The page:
BEIJING - Editors with the nation's most popular science fiction magazine have issued an open letter asking for the editor-in-chief to be fired, accusing him of being corrupt and dictatorial.
The letter was published on the popular website douban.com on Sunday evening, entitled, "A public letter to the nation's science fiction fans from the Science Fiction World. We're ready for the storm!"
Liu Zhuang, a staffer from the magazine's editorial office, confirmed with China Daily on Monday that the letter was sent jointly by all the editors.
He declined to disclose further details about the event, which is considered rare in China's media circles.
The alleged wrongdoings of the editor-in-chief, Li Chang, who has held the position since the end of 2008, was listed in the letter.
"He (Li Chang) doesn't know either science fiction or publication or editing. He doesn't respect the readers or the writers. He is of bad morality and is unqualified for the job," the letter said.
"However such a person managed to climb his way up to the editor-in-chief of a magazine that has enjoyed a high reputation nationwide. Now people in the science fiction circle are in anxiety. The entire editing group of the magazine is ready to resign at anytime. The last flag in China's science fiction world is about to vanish," it said.
The note said Li has insisted on using photographs of some local campuses on the magazine covers to make profits, and has replaced professional writers with editors.
Li's other alleged deeds of misconduct include illegally selling book license numbers and granting privileges to his friends' companies to publish ads in the magazine.
The post has collected 1,086 comments and has been recommended to fellow readers 4,216 times by netizens as of Monday evening.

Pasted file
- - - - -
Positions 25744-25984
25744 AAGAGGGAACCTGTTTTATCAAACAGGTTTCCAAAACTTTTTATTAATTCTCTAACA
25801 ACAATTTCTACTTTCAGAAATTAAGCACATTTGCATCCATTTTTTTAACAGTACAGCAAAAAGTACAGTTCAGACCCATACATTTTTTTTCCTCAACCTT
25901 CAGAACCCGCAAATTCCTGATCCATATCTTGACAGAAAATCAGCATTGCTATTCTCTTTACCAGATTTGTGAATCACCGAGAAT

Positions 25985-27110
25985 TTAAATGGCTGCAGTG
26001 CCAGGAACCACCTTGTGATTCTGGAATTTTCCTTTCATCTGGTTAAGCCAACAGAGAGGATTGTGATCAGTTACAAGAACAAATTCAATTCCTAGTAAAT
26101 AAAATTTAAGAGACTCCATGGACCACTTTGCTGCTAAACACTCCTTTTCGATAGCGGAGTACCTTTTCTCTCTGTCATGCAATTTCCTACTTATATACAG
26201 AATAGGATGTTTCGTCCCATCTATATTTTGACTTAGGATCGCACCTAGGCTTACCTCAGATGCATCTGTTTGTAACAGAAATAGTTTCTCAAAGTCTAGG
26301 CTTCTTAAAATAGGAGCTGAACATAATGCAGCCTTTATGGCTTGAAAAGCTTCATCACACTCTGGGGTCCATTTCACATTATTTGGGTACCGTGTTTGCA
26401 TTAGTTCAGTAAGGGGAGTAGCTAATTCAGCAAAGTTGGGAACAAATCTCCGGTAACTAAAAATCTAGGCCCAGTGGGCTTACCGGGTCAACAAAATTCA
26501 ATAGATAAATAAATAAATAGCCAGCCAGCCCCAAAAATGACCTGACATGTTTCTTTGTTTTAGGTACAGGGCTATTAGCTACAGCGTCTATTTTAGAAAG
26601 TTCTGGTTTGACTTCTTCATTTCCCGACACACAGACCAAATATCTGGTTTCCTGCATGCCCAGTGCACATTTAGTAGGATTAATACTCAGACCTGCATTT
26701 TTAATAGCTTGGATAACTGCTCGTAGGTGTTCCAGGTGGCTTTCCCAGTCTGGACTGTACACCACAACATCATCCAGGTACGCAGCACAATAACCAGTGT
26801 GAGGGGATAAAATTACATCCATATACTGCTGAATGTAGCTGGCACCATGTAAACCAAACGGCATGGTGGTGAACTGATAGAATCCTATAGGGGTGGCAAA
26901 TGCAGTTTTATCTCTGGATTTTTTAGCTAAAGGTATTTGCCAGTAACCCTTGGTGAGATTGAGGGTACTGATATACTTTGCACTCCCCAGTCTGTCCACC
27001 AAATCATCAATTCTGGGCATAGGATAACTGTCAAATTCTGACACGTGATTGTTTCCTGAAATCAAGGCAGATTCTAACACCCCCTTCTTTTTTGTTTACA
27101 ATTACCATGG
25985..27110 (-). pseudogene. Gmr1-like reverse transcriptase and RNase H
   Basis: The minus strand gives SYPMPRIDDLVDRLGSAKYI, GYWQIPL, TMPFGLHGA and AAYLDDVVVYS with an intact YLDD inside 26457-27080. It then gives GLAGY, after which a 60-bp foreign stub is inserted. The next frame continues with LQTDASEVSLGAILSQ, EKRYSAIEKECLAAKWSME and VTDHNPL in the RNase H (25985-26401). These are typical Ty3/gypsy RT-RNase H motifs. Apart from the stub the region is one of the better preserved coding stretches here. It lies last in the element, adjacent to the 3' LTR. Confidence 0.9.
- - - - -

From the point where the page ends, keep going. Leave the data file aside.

Founded in 1979, at it highest point the monthly magazine had a monthly circulation of about 300,000, according to the magazine's website.
Li could not be reached on Monday for comments, with his colleagues saying he was on vacation in Taiwan.
Wu Yan, an education professor with Beijing Normal University who was closely involved with the magazine, said he is angry over the situation .
"I watched over the magazine as it grew during the past years. As the only place that offers a master's degree in science fiction research and study, we had long maintained a tight cooperation with the magazine. But everything ended after Li took the position," Wu told China Daily on Monday.
Li suspended all the spending on writing and editing improvements, and also canceled the annual meeting for their science fiction pen association, Wu said.
"He said it was not necessary to maintain relationships with us," Wu said.
Wu said the magazine had been successful before Li took office, because it has hired lots of science fiction fans to work as editors during the past 10 years.
"They're pretty dedicated to their careers. Perhaps that's why they raised the issue in such a high-profile manner," he said.
Tan Kai, one of the earliest co-founders of the magazine and its former editor-in-chief, told China Daily he was disappointed at Li's work.
Tan said since Li took over the magazine's management, its circulation had seen a sharp drop. Li also canceled some staff benefits, such as annual health check-ups.
One major reason for Li's being appointed to his current position is because he had good personal relationships with some leaders from the Sichuan Association for Science and Technology (SAST). The association appoints some high-level staffers for the magazine, Tan said, adding that he has known Li personally for more than 10 years.
Tan said he text-messaged some complaints to SAST people when Li was appointed to the post. One of his texts read: "Handing the magazine over to him is like sending my own daughter to the brothel." But his comments were ignored, he said.
Wu Kai, the Party secretary of SAST, could not be reached for comment on Monday as his mobile phone was turned off.
Some readers also said they are disappointed at a decline in the quality of the magazine.
"I used to be a loyal fan of the Science Fiction World when I was in college. An article called Santi (The Three-body Problem) got me started reading science fiction. Since then I bought the magazine every now and then," said Liang Liang, a 25-year-old female planner with an advertising company in Beijing.
She said she stopped buying it early last year, "because the articles became very similar, without anything outstanding".
(China Daily 03/23/2010 page6)